Something’s Awry at Libeskind’s San Francisco Museum

On a rainy day in May, my wife and I arrive by taxi at Daniel Libeskind’s Contemporary Jewish Museum. We’ve seen this wonderful sculpture of a building from the street and are eager to experience it. But I’m having problems getting there. The museum is on an interior street, so after we leave the cab, we have to walk on the slippery sidewalk. This would not be a problem for most people, but I use a cane and am having an awful time getting to the front door. This is a public building and, surely, the ADA rules for access have been followed. Or were they? In fact, was way-finding in a true systems sense even considered by the designers?

Signage might have helped, but that’s just one part of the solution to true way-finding. How about providing a golf cart or some other low-tech, non-polluting conveyance for those, like me, who need help getting around?  What if we could have made reservations, online, for such a conveyor, which would pick us up at the curb and deposit us at the front door? What if the Yerba Buena Center, which is home to other iconic buildings, had this service available to the public?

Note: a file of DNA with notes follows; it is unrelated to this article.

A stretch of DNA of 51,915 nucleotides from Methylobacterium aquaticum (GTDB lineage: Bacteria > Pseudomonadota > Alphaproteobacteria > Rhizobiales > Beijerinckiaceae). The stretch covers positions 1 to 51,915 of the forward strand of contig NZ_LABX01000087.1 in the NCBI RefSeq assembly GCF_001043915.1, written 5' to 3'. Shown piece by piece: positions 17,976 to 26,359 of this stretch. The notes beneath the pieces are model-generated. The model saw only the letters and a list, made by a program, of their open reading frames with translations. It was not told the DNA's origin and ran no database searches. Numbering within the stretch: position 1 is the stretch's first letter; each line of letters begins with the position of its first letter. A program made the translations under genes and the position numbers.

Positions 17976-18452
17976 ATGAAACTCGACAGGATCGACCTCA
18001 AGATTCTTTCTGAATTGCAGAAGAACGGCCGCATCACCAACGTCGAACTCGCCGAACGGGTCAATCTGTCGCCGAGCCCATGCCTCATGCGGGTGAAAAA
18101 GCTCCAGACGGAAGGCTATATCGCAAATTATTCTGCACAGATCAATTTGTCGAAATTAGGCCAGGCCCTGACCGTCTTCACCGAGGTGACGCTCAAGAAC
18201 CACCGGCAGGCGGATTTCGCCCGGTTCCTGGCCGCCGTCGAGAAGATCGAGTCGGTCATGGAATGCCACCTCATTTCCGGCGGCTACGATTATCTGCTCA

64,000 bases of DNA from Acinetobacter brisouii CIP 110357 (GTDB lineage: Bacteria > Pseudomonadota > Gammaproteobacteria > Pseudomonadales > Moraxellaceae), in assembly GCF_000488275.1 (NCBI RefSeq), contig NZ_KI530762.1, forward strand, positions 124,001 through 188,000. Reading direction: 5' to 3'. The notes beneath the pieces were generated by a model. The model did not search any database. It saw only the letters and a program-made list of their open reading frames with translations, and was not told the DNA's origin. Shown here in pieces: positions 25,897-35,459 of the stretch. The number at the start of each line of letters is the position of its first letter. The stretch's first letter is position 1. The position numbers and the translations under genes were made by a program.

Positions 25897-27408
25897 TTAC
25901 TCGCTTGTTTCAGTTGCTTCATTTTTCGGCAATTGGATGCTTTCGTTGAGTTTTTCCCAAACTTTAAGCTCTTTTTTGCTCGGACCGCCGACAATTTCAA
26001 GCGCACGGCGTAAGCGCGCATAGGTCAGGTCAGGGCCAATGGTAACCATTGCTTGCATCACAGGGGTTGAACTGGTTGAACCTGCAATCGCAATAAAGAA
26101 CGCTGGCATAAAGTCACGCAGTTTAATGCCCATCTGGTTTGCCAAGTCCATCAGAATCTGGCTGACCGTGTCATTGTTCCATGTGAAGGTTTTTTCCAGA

That technology exists; and so does the imagination to use it well. Today, for instance, you can reserve a bike online in Milan and other cities—so why not reserve a cart to a popular urban center? Equal access is easier to provide now than ever before, and buildings and places that don’t consider the complexities of the human condition should be downgraded by the public as inaccessible.

Related: In the May issue of Metropolis, executive editor Martin C. Pedersen talks to an information-graphics expert about the finer points of way-finding design.

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